Guest blogger: Kleio Cossburn

By Jan.07, 2019

By Kleio Cossburn @autismCJS

My interest in autism and the Criminal Justice System stems from my time as a police officer. One of my roles involved interviewing suspects and preparing court files. On the occasions where I dealt with autistic suspects, it appeared to me that communication difficulties might have been a contributing factor to their arrest.

After leaving the police force I returned to education, In 2015 I was awarded a Postgraduate Certificate in Autism by Sheffield Hallam University and in 2018 a Masters in Criminology and Criminal Justice by Keele University. During my Masters I applied the theories that I learnt on my PgCert to research on autistic individuals who came into contact with the criminal justice system. Working in the Criminal Justice System and having personal experience of autism gives me a unique perspective in this research area. I have applied my knowledge of the criminal justice process, autism and operational policing throughout my research and have contributed to two book chapters relating to autism and policing [1].

In my research on the use of spit hoods on autistic suspects I investigated the appropriateness of using spit hoods by the police on autistic suspects. My research evaluated the strengths and weaknesses of spit hoods, considering the impact of their use on individuals diagnosed with autism. The results of the research indicate that using spit hoods on autistic suspects can cause physical pain and significant distress, the full article was published in 2017 by Pavilion.[2]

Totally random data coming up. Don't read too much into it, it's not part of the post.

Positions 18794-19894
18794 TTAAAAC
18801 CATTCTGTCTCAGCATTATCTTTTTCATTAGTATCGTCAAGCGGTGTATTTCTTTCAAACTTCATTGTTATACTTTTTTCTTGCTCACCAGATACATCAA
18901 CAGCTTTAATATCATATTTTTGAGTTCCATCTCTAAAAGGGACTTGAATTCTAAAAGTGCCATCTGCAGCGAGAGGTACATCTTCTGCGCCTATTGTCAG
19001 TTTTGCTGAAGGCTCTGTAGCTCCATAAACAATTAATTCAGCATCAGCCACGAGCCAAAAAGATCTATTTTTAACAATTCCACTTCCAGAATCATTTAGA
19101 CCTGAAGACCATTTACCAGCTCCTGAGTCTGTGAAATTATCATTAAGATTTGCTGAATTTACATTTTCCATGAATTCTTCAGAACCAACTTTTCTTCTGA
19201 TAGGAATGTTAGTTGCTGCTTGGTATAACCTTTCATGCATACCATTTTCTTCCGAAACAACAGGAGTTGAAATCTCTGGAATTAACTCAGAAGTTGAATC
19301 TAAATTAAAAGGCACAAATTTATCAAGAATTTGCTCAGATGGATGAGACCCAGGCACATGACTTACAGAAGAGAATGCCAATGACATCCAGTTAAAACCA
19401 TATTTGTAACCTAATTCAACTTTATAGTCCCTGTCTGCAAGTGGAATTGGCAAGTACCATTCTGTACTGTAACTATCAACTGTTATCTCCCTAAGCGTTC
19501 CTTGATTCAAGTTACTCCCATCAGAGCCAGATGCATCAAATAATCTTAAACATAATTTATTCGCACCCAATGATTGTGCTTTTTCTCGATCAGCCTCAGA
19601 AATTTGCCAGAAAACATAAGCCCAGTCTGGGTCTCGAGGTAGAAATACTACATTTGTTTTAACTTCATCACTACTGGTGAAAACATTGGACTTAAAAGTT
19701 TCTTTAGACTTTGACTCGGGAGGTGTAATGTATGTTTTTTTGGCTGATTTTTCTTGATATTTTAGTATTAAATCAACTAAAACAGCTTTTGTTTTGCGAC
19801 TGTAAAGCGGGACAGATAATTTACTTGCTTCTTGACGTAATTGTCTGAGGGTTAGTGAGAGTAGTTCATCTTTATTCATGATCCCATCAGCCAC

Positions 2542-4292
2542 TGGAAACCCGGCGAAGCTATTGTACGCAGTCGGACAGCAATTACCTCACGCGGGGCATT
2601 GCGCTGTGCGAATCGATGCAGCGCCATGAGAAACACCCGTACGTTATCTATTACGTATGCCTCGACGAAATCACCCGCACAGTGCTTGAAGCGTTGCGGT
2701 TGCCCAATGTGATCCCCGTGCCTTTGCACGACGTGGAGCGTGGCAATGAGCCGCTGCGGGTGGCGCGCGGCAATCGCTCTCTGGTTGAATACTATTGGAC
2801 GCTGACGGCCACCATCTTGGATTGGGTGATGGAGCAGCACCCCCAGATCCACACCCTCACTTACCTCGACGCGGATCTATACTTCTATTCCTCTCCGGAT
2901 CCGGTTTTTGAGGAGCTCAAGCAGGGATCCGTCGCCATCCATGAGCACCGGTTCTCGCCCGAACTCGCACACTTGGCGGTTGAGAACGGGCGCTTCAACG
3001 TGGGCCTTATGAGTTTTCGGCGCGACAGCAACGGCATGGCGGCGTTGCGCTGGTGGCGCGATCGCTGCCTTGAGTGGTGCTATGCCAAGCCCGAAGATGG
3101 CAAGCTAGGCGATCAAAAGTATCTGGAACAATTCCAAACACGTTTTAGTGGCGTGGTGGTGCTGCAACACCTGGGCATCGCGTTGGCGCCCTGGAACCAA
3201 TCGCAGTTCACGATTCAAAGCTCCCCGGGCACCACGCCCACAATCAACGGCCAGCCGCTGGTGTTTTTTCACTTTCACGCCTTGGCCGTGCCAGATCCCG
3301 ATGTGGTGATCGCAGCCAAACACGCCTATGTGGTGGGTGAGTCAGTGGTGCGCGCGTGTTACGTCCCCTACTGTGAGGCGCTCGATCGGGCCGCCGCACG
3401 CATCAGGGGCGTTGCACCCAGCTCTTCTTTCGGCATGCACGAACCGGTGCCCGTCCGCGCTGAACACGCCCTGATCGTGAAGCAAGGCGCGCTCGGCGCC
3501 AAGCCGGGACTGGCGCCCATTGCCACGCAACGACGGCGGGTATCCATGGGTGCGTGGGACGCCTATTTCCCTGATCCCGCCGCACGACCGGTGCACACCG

More recently I have submitted Freedom of Information Requests to Police forces across the United Kingdom. Requesting information on which police forces offer autism training to their police officers. The results show that 29% of police forces do not receive any training to identify suspects with a diagnosis of autism. Consequently, this could lead to miscommunications and misinterpretations of the suspects’ behaviours. Most importantly the data suggest that most of the training in autism is designed and delivered by people without qualification in autism, my concern is that this training may not be adequate. My aim is to continue my research in the field of autism and Criminal Justice.



[1] Beardon L., Chown N., Cossburn K. (2018). First Responders and Autism. In: Volkmar F. (Ed.) Encyclopedia of  Autism Spectrum Disorders. Springer: New York.
Chown, N., Debbaudt, D., Beardon, L., Cossburn, K. and Scott, J. (2018). Autism and operational policing, in:
Volkmar F. (Ed.), The Handbook of Autism and the Law, New York: Springer (in press)
[2] Cossburn, K. (2017). The use of spit hoods by the police on autistic suspects. In: Milton, D. and Martin, N. (Ed,), Autism and Intellectual Disabilities in Adults Vol 2. United Kingdom: Pavilion, Hove.

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